Oakland has supported the A's for 38 years, and this rich history cannot be compromised. A's fans have celebrated and suffered with this team, and almost two generations of A's fans have lived with their team playing Oakland. Help Keep the A's in Oakland and fight the move. Feel free to voice your opinion on topics by making comments on posts. Please, add your name or screen name to your comments, because the validity of your comment is hurt by being anonymous. Thanks and Go A's

Tuesday, May 09, 2006

CC Times writes that "Fans -- not city -- likely to feel biggest void"

Here's an article from Contra Costa Times: A'S, FREMONT NEAR DEAL Fans -- not city -- likely to feel biggest void. CC Times writer Chris Metinko, doesn't really add anything new information to the A's current negotiations with Fremont, he just says that "The A's are said to be in the final stages of negotiating to build a new ballpark in Fremont just off Interstate 880." Metinko gets opinions from some A's fans (Of course, none of the fans currently live in Oakland), about what they think of the team moving to Fremont. One guy says ".. It just doesn't seem right (if they leave). It would be a big deal if they went to Fremont."

In the article, Metinko quotes Andrew Zimbalist, co-writer of Sports, Jobs, and Taxes and other sports econmics books, that economic impact of the A's moving would be small. This is true; most of the workers are unfortunately seasonal, and A's fans are not the base of much business around the Coliseum. The Coliseum isn't a big money maker for the City of Oakland.

Metinko also contends that there is no proof that a sports team is beneficial finacially, quoting Phil Porter:
"Sports teams are not economic engines," Porter said. "Teams love to tell people they bring in hundreds of millions of dollars to the local economy. But the fact is there is no proof that is true. The money people spend on baseball is discretionary income. If they didn't spend it on baseball, they would spend it on other activities. Those other activities are likely to keep more of that money in the local economy than Major League Baseball is."

This is true, there is no proof. Andrew Zimbalist, in his book Sports, Jobs, and Taxes, agrees that there is no proof that a sports team itself is beneficial for a city, but argues that it can be beneficial if a stream of new economic activity is created by the stadium investment(p58-59). In Fremont's case, Wolff plans to build a stadium in a empty lot with no previous economic growth around the location. Fremont is hoping that a stadium will bring in new business and growth, I don't see this happening because most of the economic growth will be happening in Wolff's Ballpark Village. The city of Fremont will not be making any money from this deal; if they do make money from new business's popping up, the profits will be offset by the dealing with transportation issues surrounding the site and the cost of maintaining clean and safe streats around the stadium. Also, unless the ball park village is a complete success, I don't see people going to shop Fremont during the offseason, because of the lack of other entertainment and attractions in the city.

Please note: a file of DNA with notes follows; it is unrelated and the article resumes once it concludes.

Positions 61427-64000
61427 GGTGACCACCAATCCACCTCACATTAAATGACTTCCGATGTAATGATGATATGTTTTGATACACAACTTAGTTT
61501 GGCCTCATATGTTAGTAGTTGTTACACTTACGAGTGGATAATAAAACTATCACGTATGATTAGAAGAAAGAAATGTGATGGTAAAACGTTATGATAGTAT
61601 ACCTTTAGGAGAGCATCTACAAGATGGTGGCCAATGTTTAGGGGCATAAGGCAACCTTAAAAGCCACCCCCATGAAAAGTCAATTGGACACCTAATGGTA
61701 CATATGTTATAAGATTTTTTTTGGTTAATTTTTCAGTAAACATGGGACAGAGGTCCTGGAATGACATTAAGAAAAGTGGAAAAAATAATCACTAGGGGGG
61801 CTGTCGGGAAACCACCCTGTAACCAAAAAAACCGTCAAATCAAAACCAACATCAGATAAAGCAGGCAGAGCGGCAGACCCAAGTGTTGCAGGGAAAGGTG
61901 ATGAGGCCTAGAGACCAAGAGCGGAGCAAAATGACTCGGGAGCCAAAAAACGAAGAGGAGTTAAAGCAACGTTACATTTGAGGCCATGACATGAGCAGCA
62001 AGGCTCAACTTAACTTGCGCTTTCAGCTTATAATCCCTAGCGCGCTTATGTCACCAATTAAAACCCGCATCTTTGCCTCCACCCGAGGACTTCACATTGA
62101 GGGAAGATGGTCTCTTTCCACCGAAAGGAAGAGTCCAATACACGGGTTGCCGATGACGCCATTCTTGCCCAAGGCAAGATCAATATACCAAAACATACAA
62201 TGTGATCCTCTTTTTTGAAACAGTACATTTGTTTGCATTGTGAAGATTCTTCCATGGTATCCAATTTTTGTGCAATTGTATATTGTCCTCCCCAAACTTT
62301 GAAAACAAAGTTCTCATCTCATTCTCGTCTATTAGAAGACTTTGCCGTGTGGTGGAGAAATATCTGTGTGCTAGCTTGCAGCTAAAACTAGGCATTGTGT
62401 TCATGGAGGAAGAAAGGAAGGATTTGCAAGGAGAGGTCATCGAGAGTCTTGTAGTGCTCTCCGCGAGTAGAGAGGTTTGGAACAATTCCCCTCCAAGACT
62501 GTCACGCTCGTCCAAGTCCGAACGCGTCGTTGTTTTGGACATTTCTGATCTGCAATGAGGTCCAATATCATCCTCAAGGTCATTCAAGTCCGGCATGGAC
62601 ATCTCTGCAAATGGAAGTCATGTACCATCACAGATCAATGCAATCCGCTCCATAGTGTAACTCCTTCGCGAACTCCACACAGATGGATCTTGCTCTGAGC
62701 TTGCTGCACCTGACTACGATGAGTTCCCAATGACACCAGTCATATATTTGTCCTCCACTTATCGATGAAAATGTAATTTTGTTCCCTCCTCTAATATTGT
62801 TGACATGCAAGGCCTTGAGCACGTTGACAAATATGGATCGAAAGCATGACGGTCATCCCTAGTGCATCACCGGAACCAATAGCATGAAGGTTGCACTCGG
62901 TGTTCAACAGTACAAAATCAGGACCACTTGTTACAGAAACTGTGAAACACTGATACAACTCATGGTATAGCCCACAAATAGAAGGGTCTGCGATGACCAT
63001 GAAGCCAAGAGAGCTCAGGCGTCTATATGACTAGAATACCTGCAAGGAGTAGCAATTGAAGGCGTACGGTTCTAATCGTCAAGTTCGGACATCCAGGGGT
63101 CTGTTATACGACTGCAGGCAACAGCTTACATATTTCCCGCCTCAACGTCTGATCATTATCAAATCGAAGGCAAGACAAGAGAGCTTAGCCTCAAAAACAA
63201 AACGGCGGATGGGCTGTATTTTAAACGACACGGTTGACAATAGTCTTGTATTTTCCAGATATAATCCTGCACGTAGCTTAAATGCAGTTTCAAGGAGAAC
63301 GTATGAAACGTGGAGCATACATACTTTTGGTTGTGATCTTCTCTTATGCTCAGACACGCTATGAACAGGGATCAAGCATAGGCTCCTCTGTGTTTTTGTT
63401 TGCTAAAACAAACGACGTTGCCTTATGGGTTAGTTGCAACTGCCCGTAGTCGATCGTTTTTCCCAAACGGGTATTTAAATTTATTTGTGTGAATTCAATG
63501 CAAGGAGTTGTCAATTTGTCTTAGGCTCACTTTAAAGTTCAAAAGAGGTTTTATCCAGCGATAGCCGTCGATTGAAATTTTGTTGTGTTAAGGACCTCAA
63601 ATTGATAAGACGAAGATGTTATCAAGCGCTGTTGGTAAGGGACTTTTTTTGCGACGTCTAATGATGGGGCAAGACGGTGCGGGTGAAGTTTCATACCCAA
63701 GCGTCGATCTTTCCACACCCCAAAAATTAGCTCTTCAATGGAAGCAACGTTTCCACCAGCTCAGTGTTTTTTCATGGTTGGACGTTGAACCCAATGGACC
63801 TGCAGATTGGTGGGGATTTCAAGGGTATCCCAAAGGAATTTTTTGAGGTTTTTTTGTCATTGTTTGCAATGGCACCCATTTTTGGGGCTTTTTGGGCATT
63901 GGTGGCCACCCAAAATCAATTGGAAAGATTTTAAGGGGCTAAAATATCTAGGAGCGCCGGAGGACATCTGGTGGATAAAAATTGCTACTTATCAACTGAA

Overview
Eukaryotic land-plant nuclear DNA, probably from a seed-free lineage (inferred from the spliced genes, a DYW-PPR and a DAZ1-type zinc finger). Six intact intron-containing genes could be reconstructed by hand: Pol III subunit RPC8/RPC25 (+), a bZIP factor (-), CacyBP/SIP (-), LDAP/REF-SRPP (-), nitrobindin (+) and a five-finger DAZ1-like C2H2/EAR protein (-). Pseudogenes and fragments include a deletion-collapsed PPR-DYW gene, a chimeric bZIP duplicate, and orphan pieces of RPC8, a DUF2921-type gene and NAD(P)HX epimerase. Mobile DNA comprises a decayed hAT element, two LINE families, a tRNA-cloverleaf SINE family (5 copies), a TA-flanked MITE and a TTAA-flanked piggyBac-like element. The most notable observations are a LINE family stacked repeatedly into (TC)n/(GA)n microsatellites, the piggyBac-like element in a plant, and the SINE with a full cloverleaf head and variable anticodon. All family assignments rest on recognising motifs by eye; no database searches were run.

I sent an email to Andrew Zimbalist a couple weeks ago asking him what he though of the current Fremont stadium situation. He kindly replied:
(Dummer510), I don't have srong feelings about it. Wolff is seeking a
creative solution to the stalemate in Oakland and the conflict w/ Magowan over San Jose. Depending on the details of the prospective deal, and the extent to which Wolff succeeds in attracting clientele from greater San Jose/Silicon Valley, I think it could have a salutary outcome for the A's, as well as for the town of Fremont which stands to pull in outside income. The problem to overcome, of course, is that baseball in the suburbs is an old concept. What will happen to the corporate dollars to buy luxury suites, club seats and signage. 81 games is a lot seats to fill in the burbs. Part of the success or failure will be dependent on what kind of team Wolff builds and how well he promotes. Oakland certainly hasn't been a gold mine. I'd say that I am cautiously optimistic.
Andy Zimbalist

He has it right, Wolff is going to have to rely on "corporate dollars", for his stadium to be a real succuess, because "81 games is a lot of seats to fill in the burbs". As I've said before, I feel that "fringe" and "bandwagon" fans (people who maybe aren't the biggest baseball fans, but enjoy going to games especially if it's a new ballpark) will not be as big on going to games in the burbs as going to one in a downtown location with other entertainment, shops, and restuarants.

Metinko ends his article, by quoting Porter who says that the city of Oakland could come out on top... "if the A's keep the name 'Oakland'". Just by looking at recent history between A's owners and the City of Oakland, I highly doubt that the name 'Oakland' will be kept.

You can email Chris Metinko at cmetinko@cctimes.com


Anonymous Anonymous said...

Well... that's amazing but to be honest i have a hard time figuring it... wonder what others have to say..

3/09/2010 8:53 PM


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